Should I stay, but relocate to a different neighborhood?  This seems like a better option.  Frightening thing is, my current neighborhood is part of a jurisdictional delegación that is ranked the safest in all of Mexico City.  My sister suggested that I was an obvious target – a gringo in a suit and carrying a laptop bag – and that the thieves probably “saw me around” and knew, roughly where I lived.  How is that for fucking scary?!

It really is hard to know what to do sometimes.  Steve’s perspective has much validity and my sister – conspiracy theorist though she can sometimes be – possesses more street smarts than I’ve ever had, making her observation worth considering.  Then again, this is my first bad experience in eight months of residency and 11 previous years of regular visits.  It could be just a freak, isolated incident.  Earlier this week I had a heart-to-heart with my boss about my future here – namely that I love what I do but can’t afford to live here anymore.  (Mexico City yearns to be as cosmopolitan as any city in Western Europe, and prices in the trendier neighborhoods are rising accordingly.)  GringoPotpourri certainly isn’t turning a profit.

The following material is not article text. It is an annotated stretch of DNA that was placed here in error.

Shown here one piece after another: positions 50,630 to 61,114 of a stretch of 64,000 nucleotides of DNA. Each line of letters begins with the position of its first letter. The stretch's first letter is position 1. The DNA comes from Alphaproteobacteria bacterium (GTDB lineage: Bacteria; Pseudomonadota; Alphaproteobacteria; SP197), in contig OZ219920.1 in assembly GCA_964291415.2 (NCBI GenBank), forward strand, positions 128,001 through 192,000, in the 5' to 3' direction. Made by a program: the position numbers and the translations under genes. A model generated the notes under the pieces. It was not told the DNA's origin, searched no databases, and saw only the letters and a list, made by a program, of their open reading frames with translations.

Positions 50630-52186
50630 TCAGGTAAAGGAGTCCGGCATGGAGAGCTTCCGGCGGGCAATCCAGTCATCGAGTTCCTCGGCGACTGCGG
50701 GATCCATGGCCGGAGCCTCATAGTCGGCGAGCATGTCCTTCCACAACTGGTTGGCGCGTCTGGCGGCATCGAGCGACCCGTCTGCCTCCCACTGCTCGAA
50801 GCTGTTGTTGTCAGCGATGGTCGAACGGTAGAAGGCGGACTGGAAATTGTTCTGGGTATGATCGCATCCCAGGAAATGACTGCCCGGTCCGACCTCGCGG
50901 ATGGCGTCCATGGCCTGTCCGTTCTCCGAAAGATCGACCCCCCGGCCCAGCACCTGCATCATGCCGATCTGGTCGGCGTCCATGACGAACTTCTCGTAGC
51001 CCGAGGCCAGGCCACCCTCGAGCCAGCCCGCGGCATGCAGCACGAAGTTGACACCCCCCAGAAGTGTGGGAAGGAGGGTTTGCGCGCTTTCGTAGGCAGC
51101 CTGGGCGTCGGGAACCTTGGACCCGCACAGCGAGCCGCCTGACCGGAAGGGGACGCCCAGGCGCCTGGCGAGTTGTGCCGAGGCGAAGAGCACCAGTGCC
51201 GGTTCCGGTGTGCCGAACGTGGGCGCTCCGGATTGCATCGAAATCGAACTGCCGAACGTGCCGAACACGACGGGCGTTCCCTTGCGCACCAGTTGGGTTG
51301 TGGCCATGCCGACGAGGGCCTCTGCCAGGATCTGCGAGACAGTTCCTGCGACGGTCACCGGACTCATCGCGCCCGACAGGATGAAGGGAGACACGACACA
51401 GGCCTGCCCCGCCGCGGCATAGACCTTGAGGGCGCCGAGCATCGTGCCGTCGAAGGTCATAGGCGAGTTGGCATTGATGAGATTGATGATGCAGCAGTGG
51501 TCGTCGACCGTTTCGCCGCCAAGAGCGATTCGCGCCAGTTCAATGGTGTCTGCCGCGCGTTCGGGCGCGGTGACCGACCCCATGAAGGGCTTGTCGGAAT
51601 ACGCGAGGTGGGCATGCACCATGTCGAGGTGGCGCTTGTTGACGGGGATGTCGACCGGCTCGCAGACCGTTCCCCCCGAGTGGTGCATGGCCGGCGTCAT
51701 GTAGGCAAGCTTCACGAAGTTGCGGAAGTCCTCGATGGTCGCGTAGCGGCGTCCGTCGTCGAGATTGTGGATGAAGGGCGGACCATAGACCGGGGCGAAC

The boss and I talked about ways to slowly boost my income – but of course this is Mexico and everything happens poco a poco, little by little.  She owes me nothing – I mostly knew what I was getting myself into financially when I came down here, and my monetary situation shouldn’t be her problem anyway.  Still…she and others have encouraged me to stay, and any outpourings of financial support by friends following my mugging have, I think, been of the here-you-go-now-don’t-give-up-on-Mexico-City variety.  That being said, what if this happens again?  There are no-go barrios down here that boast (as if this is something to brag about) an average weekly body count of twelve.